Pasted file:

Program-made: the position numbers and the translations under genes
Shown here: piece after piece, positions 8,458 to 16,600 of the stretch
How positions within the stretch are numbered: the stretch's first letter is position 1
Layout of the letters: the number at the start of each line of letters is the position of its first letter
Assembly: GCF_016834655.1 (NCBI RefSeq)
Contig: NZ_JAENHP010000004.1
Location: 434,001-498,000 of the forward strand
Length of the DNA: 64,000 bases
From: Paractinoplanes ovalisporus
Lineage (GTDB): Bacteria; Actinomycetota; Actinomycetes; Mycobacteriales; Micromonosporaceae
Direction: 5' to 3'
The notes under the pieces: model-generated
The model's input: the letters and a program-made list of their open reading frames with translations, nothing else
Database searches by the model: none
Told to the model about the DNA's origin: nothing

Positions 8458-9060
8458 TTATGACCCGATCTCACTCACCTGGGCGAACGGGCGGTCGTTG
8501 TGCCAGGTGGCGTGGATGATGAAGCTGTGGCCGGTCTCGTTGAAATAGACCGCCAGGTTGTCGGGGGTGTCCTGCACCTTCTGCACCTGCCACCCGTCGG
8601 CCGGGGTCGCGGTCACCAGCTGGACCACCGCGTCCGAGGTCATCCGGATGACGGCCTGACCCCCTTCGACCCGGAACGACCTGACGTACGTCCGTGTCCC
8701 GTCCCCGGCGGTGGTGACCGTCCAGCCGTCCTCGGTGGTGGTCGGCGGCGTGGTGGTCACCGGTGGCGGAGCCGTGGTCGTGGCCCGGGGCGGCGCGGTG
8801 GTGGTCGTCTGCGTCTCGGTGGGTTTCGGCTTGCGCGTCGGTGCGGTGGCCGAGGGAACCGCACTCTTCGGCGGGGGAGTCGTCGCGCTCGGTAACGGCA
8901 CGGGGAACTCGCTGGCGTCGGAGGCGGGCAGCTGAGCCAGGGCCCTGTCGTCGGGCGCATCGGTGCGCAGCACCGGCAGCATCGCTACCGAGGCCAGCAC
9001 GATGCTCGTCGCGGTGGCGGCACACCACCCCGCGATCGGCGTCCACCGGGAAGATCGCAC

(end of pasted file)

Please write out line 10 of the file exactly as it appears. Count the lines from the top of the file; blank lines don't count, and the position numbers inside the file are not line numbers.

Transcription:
Lineage (GTDB): Bacteria; Actinomycetota; Actinomycetes; Mycobacteriales; Micromonosporaceae